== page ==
Acids and bases in the metabolism

The food that we eat is metabolized through our digestion – it gets broken down into its individual constituents and made available to the cells via the blood.

If we eat meat with broccoli, for example, acids are produced as a byproduct of the process of breaking down the animal protein, while when vegetables are broken down bases are produced. For healthy kidneys, balancing out the “acidic” meat in individual cases poses no problem. But if kidney function is impaired through illness or medication, or if meat consumption is too high over a long period of time, the animal protein can lead to an excess acid load.  

A mouse kidney under the fluorescence microscope. The phosphate transporters are colored green, the cell nuclei are blue and the cytoskeleton is red. The red-blue areas are the renal corpuscles.

Kidney stones and osteoporosis

In an acid-loaded body, the kidneys need bases and they find them in the bones. In the bones, the bases are bound to calcium. If the kidneys source bases from the bones, the calcium comes with them. If the imbalance persists, then there is a lack of calcium in the bones, leading to osteoporosis. The calcium also builds up in the kidneys and causes the formation of kidney stones. A study at the university hospital of Bern (Inselspital) and other international studies have shown that kidney stones and osteoporosis go hand in hand.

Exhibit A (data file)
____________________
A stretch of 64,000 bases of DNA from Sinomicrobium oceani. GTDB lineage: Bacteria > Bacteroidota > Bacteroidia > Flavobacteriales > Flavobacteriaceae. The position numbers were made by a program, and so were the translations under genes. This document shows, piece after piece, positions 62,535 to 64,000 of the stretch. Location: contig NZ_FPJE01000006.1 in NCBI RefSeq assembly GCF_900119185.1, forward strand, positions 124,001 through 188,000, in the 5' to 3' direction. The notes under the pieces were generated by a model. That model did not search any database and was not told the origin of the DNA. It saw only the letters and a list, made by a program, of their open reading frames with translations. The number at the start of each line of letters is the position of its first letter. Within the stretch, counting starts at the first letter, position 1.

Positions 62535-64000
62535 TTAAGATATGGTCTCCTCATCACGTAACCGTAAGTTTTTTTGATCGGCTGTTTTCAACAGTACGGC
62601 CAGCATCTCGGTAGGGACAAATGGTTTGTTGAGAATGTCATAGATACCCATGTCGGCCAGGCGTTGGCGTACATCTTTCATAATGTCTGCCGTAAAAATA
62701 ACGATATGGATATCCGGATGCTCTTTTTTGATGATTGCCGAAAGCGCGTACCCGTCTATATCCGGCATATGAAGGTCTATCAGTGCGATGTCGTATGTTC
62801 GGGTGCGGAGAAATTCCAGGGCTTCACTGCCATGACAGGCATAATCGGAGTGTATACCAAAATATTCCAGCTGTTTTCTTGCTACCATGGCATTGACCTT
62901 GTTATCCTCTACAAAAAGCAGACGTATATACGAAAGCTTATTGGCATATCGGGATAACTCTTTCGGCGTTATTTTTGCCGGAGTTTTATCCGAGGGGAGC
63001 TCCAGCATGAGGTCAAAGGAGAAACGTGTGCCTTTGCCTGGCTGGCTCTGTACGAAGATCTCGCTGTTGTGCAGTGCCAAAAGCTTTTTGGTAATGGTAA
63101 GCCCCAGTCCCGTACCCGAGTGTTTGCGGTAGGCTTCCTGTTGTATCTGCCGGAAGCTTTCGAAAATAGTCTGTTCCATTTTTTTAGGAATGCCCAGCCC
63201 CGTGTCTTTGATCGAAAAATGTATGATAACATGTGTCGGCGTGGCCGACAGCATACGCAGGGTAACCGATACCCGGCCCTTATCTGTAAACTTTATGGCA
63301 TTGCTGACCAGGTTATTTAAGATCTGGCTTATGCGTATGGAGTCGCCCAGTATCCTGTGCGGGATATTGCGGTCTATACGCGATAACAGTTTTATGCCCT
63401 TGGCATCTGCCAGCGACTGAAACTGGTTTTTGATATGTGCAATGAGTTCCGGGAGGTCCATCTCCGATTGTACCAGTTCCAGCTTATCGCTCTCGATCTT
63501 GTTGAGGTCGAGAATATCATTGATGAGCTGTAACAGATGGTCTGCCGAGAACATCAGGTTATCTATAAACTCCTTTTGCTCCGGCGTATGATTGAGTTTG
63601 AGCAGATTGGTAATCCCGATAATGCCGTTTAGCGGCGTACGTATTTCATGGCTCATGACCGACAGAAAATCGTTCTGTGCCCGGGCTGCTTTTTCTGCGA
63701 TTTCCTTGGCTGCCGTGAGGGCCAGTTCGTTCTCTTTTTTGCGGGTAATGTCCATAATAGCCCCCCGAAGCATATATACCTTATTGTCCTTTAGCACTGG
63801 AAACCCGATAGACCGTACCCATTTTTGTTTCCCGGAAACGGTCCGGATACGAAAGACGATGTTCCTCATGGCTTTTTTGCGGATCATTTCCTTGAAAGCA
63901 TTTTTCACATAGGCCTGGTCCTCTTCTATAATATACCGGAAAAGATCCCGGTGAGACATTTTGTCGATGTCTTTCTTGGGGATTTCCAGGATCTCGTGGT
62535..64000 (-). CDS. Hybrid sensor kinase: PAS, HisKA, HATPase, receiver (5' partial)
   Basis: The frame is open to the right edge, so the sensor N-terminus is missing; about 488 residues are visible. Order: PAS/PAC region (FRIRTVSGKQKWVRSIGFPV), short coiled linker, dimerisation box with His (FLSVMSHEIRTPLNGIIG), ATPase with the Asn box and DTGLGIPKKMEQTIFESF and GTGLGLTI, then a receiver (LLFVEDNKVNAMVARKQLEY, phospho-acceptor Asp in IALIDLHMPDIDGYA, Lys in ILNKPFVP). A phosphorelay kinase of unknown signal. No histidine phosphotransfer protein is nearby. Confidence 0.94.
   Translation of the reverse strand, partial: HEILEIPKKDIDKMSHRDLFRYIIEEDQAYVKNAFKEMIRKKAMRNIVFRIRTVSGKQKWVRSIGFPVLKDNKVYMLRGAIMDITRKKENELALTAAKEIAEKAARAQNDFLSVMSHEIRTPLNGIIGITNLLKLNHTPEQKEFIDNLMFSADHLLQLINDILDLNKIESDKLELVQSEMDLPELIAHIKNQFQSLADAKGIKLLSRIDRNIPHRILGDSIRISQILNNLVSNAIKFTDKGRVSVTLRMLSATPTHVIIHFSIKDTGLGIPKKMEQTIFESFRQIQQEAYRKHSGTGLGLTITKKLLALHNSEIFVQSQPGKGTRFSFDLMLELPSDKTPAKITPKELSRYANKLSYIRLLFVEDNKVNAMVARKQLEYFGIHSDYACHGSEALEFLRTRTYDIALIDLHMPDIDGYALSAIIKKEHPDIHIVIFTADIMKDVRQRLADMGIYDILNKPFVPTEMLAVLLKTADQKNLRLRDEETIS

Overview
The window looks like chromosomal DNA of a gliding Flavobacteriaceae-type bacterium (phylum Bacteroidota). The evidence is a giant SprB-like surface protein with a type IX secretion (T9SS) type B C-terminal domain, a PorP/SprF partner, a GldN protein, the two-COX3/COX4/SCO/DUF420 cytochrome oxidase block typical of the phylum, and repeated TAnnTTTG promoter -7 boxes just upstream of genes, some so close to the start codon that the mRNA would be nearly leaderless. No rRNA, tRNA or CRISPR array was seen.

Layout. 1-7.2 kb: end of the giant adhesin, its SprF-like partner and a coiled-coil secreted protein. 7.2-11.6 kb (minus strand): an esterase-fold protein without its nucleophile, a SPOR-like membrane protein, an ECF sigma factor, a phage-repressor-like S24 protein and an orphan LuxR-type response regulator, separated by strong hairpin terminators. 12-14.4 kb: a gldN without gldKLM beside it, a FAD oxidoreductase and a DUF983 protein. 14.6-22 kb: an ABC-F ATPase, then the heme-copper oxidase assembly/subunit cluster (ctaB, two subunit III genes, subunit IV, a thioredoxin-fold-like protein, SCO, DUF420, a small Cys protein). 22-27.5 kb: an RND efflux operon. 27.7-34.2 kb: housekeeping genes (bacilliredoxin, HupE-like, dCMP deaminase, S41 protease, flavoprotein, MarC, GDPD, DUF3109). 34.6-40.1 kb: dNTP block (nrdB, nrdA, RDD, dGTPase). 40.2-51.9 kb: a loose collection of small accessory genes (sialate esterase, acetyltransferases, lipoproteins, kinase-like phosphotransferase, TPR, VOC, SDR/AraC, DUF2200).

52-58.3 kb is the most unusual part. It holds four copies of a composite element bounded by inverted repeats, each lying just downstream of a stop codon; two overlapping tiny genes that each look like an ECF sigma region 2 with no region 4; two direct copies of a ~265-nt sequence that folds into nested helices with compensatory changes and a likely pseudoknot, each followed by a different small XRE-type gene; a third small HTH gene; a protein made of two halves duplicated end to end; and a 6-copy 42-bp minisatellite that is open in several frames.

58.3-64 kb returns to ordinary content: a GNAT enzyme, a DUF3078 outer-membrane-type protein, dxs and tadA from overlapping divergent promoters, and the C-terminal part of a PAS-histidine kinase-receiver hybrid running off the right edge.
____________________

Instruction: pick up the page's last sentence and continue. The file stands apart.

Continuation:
Kidney-friendly nutrition 

For someone who is predisposed to kidney stones, it is essential to eat a kidney-friendly diet. The most important thing to remember is: Drink enough water! And: Eat lots of fruit and vegetables. A diet high in fruit and vegetables causes the kidneys to excrete more citrate in the urine, thus preventing the formation of crystals – crystals in the urine are the starting point for the formation of kidney stones. Vegetables that contain oxalates such as raw spinach, Swiss chard and rhubarb should be avoided, however, as the oxalic acid they contain can bind with calcium in the kidneys to form hard calcium oxalate crystals, which are what most kidney stones consist of.

More men affected

Healthy eating can counteract the tendency for kidney stones to form, but the influence of diet differs in men and women. So Ms Miller can have green tea (oxalic acid) and yoghurt (calcium) for breakfast, dark chocolate (oxalate) for her morning snack, sausages (phosphate, acid), spinach (oxalate) and Parmesan (calcium) for lunch and in the evening treat herself to a rhubarb compote (oxalate), while Mr Miller would have long ago developed kidney stones if he followed the same diet. In fact, men are twice as often affected by kidney stones as women. Why? That is another of the many questions to which the researchers behind the Swiss Kidney Stone Cohort are chasing answers.